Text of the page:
Diversity in the workplace is good for business, good for society and good for groups that traditionally have found barriers to decent jobs.
But cultivating a culture of diversity in Madison workplaces is still a work in progress.
For the past five years, the Madison Region Economic Partnership and the Urban League of Greater Madison has teamed up to move that process along.
On Friday, May 17, the two groups will host their sixth Madison Region Economic Development & Diversity Summit at Monona Terrace, expected to draw hundreds of local business leaders, professionals, public officials and other who want to help fire up the local economy by diversifying the talent pool.
“A lot of time we don’t have honest conversations about diversity and inclusion,” said Ruben Anthony, president and CEO of the Urban League. “The summit gives us a safe space to have that conversation, and also to hear what’s going on across the country with diversity and inclusion.”
The conference is organized under the premise that diversity in the workplace is not only a fairness issue, but good for business.
“We’re not seeing this as a social justice issue, we’re seeing it as an economic issue,” said Paul Jadin, MadREP president. “If you’re performing better in this space you’re going to do better in your bottom line, and ultimately, therefore, our entire economy is going to do better.”
For the first time, the summit will feature an appearance by a governor. Gov. Tony Evers, who edged out Republican incumbent Scott Walker in November, will speak shortly after noon. Anthony said Walker had declined invitations to speak at the event.
Keynote speakers will be Paulita David, a former Google executive who consults with companies to engage with Hispanic, African-American, Asian-American and LGBTQ consumers, and Wade Davis, a former professional football player who consults with professional sport leagues and companies on racism, sexism and homophobia.
Breakout sessions will include such topics as equitable development in opportunity zones, unconscious bias in the workplace, the role of K-20 education in building a diverse workforce and building equitable economies from the ground up.
The conference, which initially drew about 400 participants when it debuted in 2013, is expected to bring about 600 this year.
“We have 600 ambassadors that believe this conversation is important to have,” Anthony said.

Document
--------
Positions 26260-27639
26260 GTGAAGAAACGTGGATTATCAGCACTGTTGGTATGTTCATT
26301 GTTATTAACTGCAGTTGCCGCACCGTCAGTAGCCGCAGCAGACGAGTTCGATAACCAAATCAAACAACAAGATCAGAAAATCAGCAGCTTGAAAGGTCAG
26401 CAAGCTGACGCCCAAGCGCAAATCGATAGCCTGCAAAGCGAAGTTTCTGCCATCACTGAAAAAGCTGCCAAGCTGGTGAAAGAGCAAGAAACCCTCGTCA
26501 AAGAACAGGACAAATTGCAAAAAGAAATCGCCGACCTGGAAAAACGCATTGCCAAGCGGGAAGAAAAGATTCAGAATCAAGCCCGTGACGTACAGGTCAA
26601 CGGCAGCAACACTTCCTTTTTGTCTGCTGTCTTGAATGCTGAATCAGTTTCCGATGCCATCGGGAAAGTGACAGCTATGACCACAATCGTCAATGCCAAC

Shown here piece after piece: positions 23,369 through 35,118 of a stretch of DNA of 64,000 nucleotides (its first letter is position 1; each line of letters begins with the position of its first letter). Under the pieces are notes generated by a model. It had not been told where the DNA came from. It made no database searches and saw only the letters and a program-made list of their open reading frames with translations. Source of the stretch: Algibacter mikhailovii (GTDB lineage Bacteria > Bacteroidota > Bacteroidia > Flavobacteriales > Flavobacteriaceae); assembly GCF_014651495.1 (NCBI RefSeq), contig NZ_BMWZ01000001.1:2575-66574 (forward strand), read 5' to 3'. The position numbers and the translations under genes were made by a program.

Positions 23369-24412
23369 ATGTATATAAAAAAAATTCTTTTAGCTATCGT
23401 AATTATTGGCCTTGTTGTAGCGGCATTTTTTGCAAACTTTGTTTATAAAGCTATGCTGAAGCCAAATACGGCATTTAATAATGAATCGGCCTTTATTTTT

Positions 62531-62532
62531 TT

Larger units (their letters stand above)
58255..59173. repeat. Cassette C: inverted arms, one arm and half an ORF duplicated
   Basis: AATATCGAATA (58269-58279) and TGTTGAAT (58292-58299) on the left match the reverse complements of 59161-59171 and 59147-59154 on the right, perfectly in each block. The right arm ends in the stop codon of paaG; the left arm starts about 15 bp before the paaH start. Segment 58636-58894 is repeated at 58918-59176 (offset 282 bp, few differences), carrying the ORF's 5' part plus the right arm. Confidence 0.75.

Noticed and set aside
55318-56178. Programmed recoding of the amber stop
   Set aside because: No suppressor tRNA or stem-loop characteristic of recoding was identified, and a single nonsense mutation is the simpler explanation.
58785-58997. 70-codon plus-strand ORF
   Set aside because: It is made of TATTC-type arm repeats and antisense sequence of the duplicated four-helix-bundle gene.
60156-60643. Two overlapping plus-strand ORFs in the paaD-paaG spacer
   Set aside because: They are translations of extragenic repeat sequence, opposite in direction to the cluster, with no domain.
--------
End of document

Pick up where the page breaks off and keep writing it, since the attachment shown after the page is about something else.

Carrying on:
He said one of the chief concerns in the region is the retention of a diverse workforce in a culture that is often not welcoming. Too often, he said, students who come to Madison to attend college and develop their talents end up leaving after they get their degrees.
“We have a risk of having massive brain drain,” he said. “People come here, black people, brown people, women, they come here to graduate from one of the best universities in the world, but they leave. They might get their first job here, but they don’t get upper mobility and so they leave.”
Having a diverse group of business, government and nonprofit people attend the conference and bring strategies to foster diverse workplaces can have a positive impact on the region’s long-term economic health, Jadin said. But while conference attendees are largely people of color, not all of them are in a position to effect change.
“I would say that there are as many people of color at this event as there are not, and now the question would be are they in positions of authority?” he said. “That’s the bigger issue for me.”
Challenges for the Madison’s minority communities has been a hot topic in recent years, particularly after the 2012 Race to Equity report revealed vast gaps between blacks and whites in education, employment, health care, criminal justice outcomes and general well-being.
Jadin said that in the business world, MadREP’s Madison Region Workplace Diversity & Inclusion Survey, the latest of which will be released at the conference, has shown incremental progress. More businesses have adopted policies to attract and retain diverse workers, and cultivated more diverse workplaces.
Part of the impetus could be the bad press the city has gotten.
“Anecdotally I know we’re not all that different except that there’s a little more attention to it,” Jadin said. “In other words, we’re trying harder.”